Ram Gopal Varma is well and truly lost in the woods. A gifted film-maker, his self-belief quickly turned into arrogance and over the years, he has bombarded us with abomination after abomination. Rann, unsurprisingly, doesn’t buck the trend. It’s a patchy, hollow effort that jars from the beginning and bores to the end.
But why go any further? Suffice it to say that whatever I said about Dil Bole Hadippa applies equally to Rann.
But the weekend wasn’t a total write-off. Abhishek Chaubey ensured that. For once, the glowing reviews weren’t too far off the mark. A brilliant debut and I have to say this – Ishqiya is definitely worth a watch. A decent script, competent direction, good music and some great acting make for a wonderful package.
While all the actors have done well – yes, even Vidya Balan, despite her sometimes stilted dialogue delivery – Arshad Warsi is outstanding.
Sure, Abhishek makes the same mistake that Vishal Bharadwaj made in Kaminey. (Though I must say that on the whole, Kaminey was a much weaker film) Which is to say that the ending unravels a lot of the good work that goes before it. The end does leave a lot to be desired. But you still leave the theatre satisfied. I do hope Abhishek lives up to the expectations set by his promising debut.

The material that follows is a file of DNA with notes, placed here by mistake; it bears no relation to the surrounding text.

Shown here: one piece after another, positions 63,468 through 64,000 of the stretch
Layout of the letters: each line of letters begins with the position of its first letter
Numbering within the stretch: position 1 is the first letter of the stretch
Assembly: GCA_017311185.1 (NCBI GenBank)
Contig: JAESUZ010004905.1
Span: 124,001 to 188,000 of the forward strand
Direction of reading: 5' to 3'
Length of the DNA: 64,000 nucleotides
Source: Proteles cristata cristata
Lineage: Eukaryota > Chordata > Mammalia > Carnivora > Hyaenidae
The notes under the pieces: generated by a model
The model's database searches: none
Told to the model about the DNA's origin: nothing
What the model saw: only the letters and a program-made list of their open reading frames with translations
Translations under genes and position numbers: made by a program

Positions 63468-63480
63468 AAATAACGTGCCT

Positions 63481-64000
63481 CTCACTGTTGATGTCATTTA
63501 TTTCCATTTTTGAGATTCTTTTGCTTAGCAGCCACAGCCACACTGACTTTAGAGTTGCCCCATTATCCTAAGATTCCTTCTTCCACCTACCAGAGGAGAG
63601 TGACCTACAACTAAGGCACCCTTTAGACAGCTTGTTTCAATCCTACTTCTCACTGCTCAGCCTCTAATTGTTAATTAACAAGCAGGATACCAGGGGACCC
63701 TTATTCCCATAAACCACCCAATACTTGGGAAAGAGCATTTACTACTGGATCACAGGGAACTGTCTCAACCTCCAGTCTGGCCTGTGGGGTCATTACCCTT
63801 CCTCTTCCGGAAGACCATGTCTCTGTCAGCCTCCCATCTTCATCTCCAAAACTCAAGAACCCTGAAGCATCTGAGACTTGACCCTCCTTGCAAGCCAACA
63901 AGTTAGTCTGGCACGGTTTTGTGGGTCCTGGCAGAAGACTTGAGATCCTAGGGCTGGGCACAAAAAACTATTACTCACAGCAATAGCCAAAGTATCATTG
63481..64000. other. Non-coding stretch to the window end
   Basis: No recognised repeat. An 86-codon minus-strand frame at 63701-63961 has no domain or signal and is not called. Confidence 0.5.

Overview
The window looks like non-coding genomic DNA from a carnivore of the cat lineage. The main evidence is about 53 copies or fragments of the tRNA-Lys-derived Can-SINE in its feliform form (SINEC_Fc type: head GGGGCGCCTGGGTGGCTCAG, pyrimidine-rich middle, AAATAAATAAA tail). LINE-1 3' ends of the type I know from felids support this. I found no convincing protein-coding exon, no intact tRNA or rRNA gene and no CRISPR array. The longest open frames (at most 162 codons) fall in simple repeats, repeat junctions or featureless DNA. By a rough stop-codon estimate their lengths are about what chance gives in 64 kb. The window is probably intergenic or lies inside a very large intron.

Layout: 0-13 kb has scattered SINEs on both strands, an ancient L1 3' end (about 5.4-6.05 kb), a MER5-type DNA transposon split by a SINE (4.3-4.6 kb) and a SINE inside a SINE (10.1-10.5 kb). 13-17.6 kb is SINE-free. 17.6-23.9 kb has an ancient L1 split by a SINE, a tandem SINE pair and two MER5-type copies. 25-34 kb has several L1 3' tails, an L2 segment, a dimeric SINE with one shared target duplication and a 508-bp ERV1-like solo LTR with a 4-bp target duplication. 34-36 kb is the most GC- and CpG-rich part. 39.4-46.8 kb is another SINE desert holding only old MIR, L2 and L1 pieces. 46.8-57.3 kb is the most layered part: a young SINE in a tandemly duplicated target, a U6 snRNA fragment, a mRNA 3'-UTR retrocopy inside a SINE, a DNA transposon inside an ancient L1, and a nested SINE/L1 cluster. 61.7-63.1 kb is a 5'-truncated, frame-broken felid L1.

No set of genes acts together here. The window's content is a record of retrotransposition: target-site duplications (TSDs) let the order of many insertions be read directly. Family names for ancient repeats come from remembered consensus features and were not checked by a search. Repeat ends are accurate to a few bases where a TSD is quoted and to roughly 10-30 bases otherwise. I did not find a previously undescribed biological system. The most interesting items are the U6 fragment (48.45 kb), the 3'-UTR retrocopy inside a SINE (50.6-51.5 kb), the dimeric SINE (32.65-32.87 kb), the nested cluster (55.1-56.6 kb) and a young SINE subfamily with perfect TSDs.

By the way, for those who have seen the film, did the end leave you with the feeling that a sequel is a very real possibility?
It’s a little ironic that a politician talks about not tolerating “a single instance of graft in the army”. Don’t get me wrong, the sentiment is unexceptionable, and, while rumour has it that the person who made the statement has retained his integrity despite being a politician, the fact remains that politicians talking like that about anyone at all simply brings to mind the words “pot-kettle-black”.
And why is it that we, the citizens of India, expect members of the judiciary and the armed forces to adhere to a higher standard of morals and accountability than the politicians who sit at the top of the pecking order? Why must the cross of honesty and the burden of integrity be borne by everyone but the politicians?
We have enough instances of politicians abusing their power and position. I don’t remember seeing any politician being held accountable. But when it comes to any other occupation or profession, we set the bar very high. So you cannot become a clerk in a government department if you have a criminal record of any kind against your name. But you can become a Chief Minister even if you have been convicted of murder. You can continue as Minister even if the actions of your ministry have allegedly resulted in the government losing thousands of crores. Yet we are ready with the tar and feathers when it is an army officer that has committed a misdemeanour.
None of this is to say that all members of the armed forces or the judiciary are above board, untouched by scandal and uninfected by the rot that is the hallmark of Indian public life. None of this is to exculpate the officer in question. If he is guilty, he should be punished. I just wish that our political leaders show the same zeal in their quest for justice and ‘cleaning the system’ when it comes to one of their own.
As long as we allow men of dubious merit and questionable integrity to crowd the ranks of our elected representatives, it is hypocritical of us to expect anything but the same from any other branch of government.
On the other hand, isn’t Lt. Gen. Prakash now eligible for a Padma Bhushan?